Now that there is a plan and a vision the season to come seems more exciting than it has in a while. I'm going to hold on to that feeling of glee as long as I can.

Monday, November 23, 2009


Truly, it is the liminal seasons that I like best. Summer is what I wait for, of course, but I the image in my mind might be better than the reality. We have the fleeting moment of late spring, early summer which is just perfect. 70 degrees, sunny, dry and everything is bursting as if reaching out towards July. All the good weather is ahead of us, all the bountiful local food is a few weeks away. Picnics are packed, bicycles are found in the backs of garages and us crazy New Englanders feel as though (if we are standing in the sun, at least) that it might just be warm enough to swim. This is the time of optimism. We pay no mind to the humidity and mosquitos no come. Those are a surprise each year.

Autumn is season of neither-nor, of a time-between, but it comes with none of the innocent optimism of spring. We know, deep in our bones, the cold and snow to come. The first morning we put bare toes down onto cold floorboards we see the months of winter stretching before us and shiver. This creates trouble when attempting to enjoy Autumn, to look forward to it even. There is that day, that bittersweet day when the trees are adorned with color, the sun is bright and still strong but there is the smell of wood stoves in the air. That day is so perfect but there is that feeling of waiting, of knowing what's to come. A bit of worry about how to get through until spring again.

This year, I am determined to look the Snow Queen in the eye and welcome her with a mug of cocoa and a lap blanket. I have new wool socks and I am ready to welcome the sweetness of winter.

Monday, November 9, 2009

halloween bag

The children chose (not that Éamonn had very much imput) to be Thing 1 and Thing 2 this year. I have to say, truth be told, that I have no love for the Cat in the Hat but I'm not wearing the costume so, hey. I am required to sew the costume though and, as usual, I was hand stitching the last bits in the car on the way to my brother's house. We live out there just enough that you might not fill your bag on halloween without trudging a couple of miles. That might be hyperbole, which I am prone to, but I think not. I didn't get any photos but I'll see if Grandma's camera caught any good shots.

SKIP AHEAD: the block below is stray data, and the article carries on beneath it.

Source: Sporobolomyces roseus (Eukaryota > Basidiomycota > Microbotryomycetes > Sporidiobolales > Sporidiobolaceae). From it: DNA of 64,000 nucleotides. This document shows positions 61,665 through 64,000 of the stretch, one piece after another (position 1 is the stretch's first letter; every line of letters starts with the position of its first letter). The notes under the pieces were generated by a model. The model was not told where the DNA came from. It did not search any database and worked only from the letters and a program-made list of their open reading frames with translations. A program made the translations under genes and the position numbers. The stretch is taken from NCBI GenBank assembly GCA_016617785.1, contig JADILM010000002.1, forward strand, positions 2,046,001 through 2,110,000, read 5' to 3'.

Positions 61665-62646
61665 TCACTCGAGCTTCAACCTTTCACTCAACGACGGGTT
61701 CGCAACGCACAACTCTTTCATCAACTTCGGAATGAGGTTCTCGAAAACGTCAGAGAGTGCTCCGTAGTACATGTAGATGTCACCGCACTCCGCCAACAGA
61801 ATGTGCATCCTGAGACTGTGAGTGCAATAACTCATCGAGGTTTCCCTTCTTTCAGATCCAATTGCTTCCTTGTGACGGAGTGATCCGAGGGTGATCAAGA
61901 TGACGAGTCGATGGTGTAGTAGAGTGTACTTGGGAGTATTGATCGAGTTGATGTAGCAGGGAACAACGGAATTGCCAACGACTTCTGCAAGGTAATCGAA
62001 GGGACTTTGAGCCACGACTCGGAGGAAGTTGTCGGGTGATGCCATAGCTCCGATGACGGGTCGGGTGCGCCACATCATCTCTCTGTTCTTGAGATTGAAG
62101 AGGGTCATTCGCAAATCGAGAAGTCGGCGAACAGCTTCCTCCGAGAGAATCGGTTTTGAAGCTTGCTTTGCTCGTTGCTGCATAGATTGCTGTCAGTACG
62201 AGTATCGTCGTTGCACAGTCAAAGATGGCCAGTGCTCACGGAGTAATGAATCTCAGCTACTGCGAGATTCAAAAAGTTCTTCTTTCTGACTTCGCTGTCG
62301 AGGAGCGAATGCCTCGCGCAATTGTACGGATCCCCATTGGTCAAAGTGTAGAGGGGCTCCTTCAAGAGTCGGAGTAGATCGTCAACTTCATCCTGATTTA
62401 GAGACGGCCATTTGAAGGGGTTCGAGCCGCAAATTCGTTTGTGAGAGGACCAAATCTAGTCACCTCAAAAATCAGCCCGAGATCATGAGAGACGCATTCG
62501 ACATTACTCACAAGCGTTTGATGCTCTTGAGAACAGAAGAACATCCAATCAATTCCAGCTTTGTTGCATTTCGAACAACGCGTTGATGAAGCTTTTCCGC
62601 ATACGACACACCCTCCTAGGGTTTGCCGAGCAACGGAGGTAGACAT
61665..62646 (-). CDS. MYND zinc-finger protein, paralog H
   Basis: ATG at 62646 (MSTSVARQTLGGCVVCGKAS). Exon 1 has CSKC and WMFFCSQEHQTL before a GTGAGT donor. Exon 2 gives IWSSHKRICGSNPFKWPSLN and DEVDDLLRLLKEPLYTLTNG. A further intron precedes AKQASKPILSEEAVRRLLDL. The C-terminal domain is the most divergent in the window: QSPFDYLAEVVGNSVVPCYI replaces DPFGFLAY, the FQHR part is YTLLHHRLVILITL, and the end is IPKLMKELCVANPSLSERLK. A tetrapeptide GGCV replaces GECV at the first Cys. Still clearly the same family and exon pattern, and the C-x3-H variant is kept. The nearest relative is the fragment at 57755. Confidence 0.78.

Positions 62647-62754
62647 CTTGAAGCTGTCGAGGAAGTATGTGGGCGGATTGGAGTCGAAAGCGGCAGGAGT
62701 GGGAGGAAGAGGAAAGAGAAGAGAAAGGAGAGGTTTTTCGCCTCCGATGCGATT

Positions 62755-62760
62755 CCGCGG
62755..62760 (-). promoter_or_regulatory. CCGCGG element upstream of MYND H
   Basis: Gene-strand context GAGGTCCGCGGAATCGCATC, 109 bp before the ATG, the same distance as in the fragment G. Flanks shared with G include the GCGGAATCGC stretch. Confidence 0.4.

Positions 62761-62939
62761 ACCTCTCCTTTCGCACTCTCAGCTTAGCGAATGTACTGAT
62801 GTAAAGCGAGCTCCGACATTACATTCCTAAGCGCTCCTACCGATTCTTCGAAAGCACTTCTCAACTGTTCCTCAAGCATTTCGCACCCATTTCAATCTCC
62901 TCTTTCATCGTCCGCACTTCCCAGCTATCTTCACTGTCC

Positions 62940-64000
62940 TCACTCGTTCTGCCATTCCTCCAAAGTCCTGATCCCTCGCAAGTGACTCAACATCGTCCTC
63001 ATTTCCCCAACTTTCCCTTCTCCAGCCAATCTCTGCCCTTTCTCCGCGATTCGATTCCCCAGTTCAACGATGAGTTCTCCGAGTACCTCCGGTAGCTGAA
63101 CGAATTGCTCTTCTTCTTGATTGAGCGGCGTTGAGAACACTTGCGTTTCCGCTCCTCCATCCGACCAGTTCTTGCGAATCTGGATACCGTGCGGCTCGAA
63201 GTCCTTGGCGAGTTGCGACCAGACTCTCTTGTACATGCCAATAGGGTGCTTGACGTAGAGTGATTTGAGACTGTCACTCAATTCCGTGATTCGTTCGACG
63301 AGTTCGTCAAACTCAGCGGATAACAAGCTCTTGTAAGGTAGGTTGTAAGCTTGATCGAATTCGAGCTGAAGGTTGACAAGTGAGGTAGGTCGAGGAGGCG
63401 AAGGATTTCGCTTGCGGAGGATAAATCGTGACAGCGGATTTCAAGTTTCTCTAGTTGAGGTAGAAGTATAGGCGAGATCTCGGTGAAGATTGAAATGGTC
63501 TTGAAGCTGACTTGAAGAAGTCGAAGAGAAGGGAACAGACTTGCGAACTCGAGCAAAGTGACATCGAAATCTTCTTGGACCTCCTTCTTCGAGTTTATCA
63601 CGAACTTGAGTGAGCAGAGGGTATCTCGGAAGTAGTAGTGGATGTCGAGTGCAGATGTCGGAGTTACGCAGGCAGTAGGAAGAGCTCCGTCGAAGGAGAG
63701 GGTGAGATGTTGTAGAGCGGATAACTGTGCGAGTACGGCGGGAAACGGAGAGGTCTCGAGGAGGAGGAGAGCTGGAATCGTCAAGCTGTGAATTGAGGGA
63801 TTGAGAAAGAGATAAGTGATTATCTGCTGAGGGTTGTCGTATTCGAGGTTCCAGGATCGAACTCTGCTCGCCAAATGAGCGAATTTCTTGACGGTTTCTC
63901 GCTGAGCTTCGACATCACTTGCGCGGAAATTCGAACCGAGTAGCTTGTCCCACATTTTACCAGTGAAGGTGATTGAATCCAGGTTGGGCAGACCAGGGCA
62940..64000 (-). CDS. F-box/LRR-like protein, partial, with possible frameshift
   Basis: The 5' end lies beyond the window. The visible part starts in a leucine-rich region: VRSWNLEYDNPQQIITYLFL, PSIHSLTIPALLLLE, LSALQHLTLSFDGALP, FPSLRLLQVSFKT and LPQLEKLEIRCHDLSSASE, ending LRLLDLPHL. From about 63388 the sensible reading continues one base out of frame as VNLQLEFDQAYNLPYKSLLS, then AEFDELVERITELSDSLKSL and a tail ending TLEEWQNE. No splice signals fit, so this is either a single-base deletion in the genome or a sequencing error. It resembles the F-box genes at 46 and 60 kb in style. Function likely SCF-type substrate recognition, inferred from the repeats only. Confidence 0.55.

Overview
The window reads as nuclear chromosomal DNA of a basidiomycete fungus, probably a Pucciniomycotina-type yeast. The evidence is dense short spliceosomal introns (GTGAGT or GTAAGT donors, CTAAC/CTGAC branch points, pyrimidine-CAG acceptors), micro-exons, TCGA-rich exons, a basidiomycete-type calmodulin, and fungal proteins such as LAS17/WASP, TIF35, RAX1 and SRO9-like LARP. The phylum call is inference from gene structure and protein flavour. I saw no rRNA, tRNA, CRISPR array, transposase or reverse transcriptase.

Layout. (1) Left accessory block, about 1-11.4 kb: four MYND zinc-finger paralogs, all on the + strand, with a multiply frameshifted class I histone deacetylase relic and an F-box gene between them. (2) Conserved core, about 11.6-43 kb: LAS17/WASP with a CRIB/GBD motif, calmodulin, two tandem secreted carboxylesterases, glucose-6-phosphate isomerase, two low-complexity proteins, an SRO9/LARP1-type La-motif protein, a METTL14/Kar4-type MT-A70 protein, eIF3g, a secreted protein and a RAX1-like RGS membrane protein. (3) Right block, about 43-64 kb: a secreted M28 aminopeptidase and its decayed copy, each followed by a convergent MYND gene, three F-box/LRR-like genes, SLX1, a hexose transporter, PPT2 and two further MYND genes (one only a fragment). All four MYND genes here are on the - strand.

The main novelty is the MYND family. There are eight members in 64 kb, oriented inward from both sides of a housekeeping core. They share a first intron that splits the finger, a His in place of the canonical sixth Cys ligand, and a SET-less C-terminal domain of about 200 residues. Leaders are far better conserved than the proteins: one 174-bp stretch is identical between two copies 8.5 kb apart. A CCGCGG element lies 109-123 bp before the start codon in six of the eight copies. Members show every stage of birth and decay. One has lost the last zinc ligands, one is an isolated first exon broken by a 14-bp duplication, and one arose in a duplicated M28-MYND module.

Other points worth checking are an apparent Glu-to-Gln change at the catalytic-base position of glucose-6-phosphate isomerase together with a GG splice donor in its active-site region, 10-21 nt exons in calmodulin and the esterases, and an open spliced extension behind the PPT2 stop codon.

I made sure to get a photo of the halloween bag before it went into the basement until next year. I made 4 of these and Miryam gave the others to two of her friends. I had another fabric to make 4 more for other friends but the sewing machine jammed and so the fabric is ready waiting for me to stitch it up next year. Luckily the machine is going into the shop this week - I think it just needs a good cleaning but let's all think some good sewing-machine-repair thoughts, eh? I have my mom's old kenmore which is a workhorse but I really need to make a cover to keep the dust out.

Must respect the Sewing Machine.

Sunday, November 8, 2009


please pardon the poor iphone photo.

On our most recent trip to Maryland we left, as usual, at night so the children would snooze on the way home. Unfortunately Éamonn hit a big wall emotionally at around 11 pm and we decided, with 4 hours of driving ahead of us, that it would be more humane for all of us to get a last minute hotel room and go to sleep in a proper bed. The littles were both so exhausted that they were sleeping within moments of crawling into the bed.

They don't, generally, sleep in the same bed because they might never sleep, so I've never had the opportunity to see them snuggle so much. I love the chubby hand at rest, the sweaty brows, the pouty lips, the rosy cheeks. Miryam has always wished that she and Éamonn were twins, and snuggled in that bed they look as though they might have willingly shared a womb.